Objectives: To determine the prevalence of human immunodeficiency virus (HIV), Chlamydia trachomatis (CT), and Neisseria gonorrhoeae (NG) among immigrant female sex workers (FSW) according to their geographic area of origin and identify possible risk factors independently associated with current infection with CT and/or NG.
Study design: Cross-sectional study of 357 FSW in Catalonia in 2005. Information on sociodemographic and sex work characteristics, use of alcohol and drugs, sexual practices, and the use of social and health care services was collected. Oral fluid and urine samples were collected to determine the prevalence of HIV and CT/NG, respectively. Factors independently associated with CT/NG were assessed using multivariate logistic regression models.
Results: A total of 36.4% of women were from Eastern Europe, 34.5% from Latin America, and 29.1% from Africa. Overall CT and NG prevalence were 5.9% [95% confidence interval (CI): 3.7-8.9] and 0.6% (95% CI: 0.1-2.0), respectively. No differences were observed by geographic origin. Three African women were HIV positive (overall HIV prevalence was 0.8%, 95% CI: 0.2-2.4). In multivariate analysis, younger age and unprotected sex with clients were associated with the presence of CT/NG.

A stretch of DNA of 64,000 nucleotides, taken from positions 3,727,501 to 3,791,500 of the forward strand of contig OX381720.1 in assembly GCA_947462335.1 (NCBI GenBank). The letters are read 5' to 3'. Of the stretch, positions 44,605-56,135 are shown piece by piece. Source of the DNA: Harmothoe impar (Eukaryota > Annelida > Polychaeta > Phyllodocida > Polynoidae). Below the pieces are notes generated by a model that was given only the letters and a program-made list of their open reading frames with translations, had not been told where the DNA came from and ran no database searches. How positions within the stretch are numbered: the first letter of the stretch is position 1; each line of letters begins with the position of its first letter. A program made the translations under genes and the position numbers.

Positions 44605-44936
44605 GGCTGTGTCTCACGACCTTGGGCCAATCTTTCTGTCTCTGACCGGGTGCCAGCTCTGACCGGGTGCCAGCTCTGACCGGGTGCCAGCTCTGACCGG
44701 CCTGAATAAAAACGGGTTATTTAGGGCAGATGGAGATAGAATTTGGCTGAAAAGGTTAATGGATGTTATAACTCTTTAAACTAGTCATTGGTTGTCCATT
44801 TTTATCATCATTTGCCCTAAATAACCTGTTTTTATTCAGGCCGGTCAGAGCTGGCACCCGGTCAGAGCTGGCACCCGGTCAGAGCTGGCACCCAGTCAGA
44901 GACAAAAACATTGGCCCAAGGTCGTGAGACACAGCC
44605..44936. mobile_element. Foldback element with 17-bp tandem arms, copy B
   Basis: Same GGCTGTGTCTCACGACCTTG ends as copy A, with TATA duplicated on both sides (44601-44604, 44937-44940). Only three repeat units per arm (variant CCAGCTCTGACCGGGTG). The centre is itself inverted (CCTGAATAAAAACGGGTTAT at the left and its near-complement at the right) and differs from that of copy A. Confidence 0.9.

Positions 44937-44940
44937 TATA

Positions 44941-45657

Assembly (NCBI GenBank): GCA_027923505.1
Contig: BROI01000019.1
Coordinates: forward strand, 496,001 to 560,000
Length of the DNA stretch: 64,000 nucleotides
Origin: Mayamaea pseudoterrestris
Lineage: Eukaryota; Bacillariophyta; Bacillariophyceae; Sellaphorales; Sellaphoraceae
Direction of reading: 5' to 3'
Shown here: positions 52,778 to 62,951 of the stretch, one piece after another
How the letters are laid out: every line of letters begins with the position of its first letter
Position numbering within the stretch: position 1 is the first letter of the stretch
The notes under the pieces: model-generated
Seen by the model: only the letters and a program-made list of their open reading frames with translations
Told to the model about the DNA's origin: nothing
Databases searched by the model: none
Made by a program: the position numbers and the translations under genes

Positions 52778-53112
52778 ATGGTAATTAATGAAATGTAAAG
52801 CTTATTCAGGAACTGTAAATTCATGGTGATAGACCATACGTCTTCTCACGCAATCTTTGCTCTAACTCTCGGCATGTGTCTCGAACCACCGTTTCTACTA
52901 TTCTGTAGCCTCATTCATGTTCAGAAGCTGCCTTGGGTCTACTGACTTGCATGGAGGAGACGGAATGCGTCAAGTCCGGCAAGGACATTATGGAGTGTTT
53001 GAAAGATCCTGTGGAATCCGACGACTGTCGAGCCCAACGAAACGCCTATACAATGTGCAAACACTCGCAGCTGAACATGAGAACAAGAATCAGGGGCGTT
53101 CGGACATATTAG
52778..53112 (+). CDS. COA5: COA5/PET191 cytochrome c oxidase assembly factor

Conclusions: The prevalence of sexually transmitted infections among FSW in Catalonia was lower than in other European countries. Even though the prevalence of HIV was only 0.8%, it could increase in the future given the high vulnerability of these women and their wide geographic mobility. It is necessary to continue with the work carried out by nongovernmental organizations (harm reduction programs, outreach programs, and safe sex workshops) as well as to facilitate the access to health centers, especially for the youngest women.